This show afforded me ways to talk about the things I already talk about in standup, but in a way that’s more theatrical and less about super-punchy laughs. I did theater before I did standup, and I kind of miss the opportunity to not get a huge laugh and just have a moment. In the original run of this show, I had audience members who were probably more familiar with me as a comedian, and during more sober moments they still were laughing. It was a little confusing until I sat down and thought about it. If people are uncomfortable, or feeling sadness or reflecting on their own state of romantic attachment, they'll laugh, and it releases that tension. But for the remaining performances, I found myself removing more of those releases of tension. I would take more punchlines out, just to give the audience the OK to not laugh. The first draft of the show was way funnier. I mean, it’s still really funny. It’s really giggly. But there are spaces for other things. 

It’s a lot about dating, it’s a lot about having a body, it’s a lot about sex. But my nana saw it, and she was chill afterwards, and she’s 88 years old.

You’ve also got more theatrical elements than in your standup.

I thought it would be useful to tell the story visually, so I’ve got a projector. The slides provide visual texture. The projector has been amazing for landing punchlines. It’s sort of like having a partner—it’s nice to not be alone. The sound cues give it a framework and sort of a cinematic quality. And then just to have some fantasy moments when I can sing...

Is this where Sade comes in?

(Laughs.) No—I have a lot of Sade in the house music. The music in the show—it’s not a musical by any stretch—is to express emotion, to talk about romantic pain and feeling, and how creating art is a really important way to get over something or somebody.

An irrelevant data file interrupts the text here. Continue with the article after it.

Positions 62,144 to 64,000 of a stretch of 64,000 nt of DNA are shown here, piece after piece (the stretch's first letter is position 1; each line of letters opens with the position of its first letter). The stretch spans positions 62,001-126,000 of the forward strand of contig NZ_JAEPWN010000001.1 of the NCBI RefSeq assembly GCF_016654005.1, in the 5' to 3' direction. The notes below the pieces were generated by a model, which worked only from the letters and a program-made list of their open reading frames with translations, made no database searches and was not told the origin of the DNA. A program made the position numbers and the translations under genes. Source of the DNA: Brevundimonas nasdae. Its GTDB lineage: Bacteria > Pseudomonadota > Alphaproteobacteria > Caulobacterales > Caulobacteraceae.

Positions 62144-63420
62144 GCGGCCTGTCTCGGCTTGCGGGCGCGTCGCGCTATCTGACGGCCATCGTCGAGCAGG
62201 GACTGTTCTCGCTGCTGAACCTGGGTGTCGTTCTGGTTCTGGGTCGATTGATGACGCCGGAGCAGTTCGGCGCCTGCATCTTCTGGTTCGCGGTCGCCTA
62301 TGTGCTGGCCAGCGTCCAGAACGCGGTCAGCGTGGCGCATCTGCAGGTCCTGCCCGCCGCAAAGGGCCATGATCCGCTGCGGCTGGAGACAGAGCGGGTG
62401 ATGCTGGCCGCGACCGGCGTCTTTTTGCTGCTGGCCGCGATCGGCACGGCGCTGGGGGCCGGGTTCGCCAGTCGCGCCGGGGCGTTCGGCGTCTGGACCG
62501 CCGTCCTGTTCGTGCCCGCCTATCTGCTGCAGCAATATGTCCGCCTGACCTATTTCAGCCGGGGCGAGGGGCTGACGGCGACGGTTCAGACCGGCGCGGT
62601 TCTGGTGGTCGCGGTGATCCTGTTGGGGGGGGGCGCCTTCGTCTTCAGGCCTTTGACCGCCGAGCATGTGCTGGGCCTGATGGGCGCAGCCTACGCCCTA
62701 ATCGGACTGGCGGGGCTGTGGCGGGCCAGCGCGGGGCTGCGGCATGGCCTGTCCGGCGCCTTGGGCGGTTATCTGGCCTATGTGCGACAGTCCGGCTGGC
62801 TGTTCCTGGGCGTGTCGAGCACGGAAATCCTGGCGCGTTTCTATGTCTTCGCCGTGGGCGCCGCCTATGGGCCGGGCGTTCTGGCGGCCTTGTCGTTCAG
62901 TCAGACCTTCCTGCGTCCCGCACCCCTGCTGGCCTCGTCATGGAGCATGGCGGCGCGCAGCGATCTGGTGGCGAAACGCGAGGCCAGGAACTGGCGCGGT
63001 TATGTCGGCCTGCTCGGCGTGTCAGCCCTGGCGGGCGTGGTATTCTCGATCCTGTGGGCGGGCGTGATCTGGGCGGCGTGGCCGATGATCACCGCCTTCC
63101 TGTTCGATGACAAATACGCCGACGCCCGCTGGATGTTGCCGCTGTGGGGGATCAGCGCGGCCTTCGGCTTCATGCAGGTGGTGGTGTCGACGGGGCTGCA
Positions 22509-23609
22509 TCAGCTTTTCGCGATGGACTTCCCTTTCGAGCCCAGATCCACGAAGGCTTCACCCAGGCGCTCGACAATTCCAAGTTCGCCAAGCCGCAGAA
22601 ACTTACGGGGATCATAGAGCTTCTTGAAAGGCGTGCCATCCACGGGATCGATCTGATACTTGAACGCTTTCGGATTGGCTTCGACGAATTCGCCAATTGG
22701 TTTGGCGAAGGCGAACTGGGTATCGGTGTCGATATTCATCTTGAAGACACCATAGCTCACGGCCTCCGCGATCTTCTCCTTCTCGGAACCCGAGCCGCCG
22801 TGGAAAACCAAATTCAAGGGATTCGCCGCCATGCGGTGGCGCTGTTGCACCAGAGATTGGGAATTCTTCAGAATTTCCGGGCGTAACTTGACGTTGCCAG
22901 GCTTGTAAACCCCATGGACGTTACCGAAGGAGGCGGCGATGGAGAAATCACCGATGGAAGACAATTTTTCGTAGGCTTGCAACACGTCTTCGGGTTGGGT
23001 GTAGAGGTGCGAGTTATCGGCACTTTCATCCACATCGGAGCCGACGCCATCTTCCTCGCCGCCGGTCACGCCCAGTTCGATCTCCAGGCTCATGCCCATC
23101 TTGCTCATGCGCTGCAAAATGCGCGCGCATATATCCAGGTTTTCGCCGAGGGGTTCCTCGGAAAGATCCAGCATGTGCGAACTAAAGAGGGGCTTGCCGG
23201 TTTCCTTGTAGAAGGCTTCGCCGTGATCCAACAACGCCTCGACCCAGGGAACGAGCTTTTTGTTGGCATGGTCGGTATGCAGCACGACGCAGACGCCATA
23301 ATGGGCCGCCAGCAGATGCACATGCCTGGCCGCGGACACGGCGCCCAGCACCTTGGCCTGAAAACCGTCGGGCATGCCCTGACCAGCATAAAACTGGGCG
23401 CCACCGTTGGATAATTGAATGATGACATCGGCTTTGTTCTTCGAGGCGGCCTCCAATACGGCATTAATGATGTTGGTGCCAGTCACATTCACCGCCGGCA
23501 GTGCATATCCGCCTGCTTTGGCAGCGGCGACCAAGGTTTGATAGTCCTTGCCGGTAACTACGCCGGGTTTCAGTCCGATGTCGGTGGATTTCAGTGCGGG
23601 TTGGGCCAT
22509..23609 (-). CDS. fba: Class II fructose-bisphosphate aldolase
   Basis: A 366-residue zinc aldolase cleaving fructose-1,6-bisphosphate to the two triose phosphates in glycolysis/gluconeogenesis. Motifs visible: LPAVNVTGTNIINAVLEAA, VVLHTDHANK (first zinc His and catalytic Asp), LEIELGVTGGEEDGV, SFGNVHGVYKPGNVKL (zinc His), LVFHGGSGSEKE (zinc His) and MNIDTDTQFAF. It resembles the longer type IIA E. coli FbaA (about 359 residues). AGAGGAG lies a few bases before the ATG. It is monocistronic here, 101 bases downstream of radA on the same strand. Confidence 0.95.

And there’s some dance, too?

I close the show with a dance. The show is pretty talky, but it closes with something that’s non-verbal. I think it gives people the space to feel free not to laugh and to reflect on the themes of the show in a different way. I’m talking about body positivity and beauty constructs and my experiences as a fat person, so having a dance is a bit of a pushback to this media construct of what people should look like, or what dancers should look like. It was a moment for me to take in my life—just like, I can fucking dance if I want to.

What’s your approach to dating these days?

I don’t really play games. All the texting, all this language of courtship—I try to totally disengage from that and communicate as straightforwardly as I can. And I meet a lot of dudes on the frontlines of dating who are exactly the same way. More and more, I think people are like, this language is total bullshit. Everybody’s trying to protect their hearts, and that’s why they get caught up in that. But really, it’s pretty simple: Unrequited love is not cute anymore. If somebody doesn’t want me, I don’t want them.

I also think being a comedian has taught me about rejection. When somebody listens to you tell a joke and they give you nothing, like no emotion at all, that is rejection. But it’s OK. The moment passes. The truth is, if somebody rejects me, I don’t want to be with them.

You grew up in Portland and have built your comedy career here. Now you’re leaving. Why? 

I always saw myself as somebody who would need to leave Portland. As soon as I graduated from school and looked around at the arts scene and saw the amount of money on the table, I was like, yeah, that’s probably not going to work. That was 10 years ago. I nestled down and was a working artist in the city as long as I could be. I’m fully committed to this career, so the next step for me is L.A. But I’m so happy I had all these years in Portland. It developed my voice. I love the audiences here. People are smart and they care and they’re polite. That’s the dream—you want people to listen and really think about what you’re saying.

Stellar runs 9 p.m. Thursdays, Jan 5–26, at the Funhouse Lounge.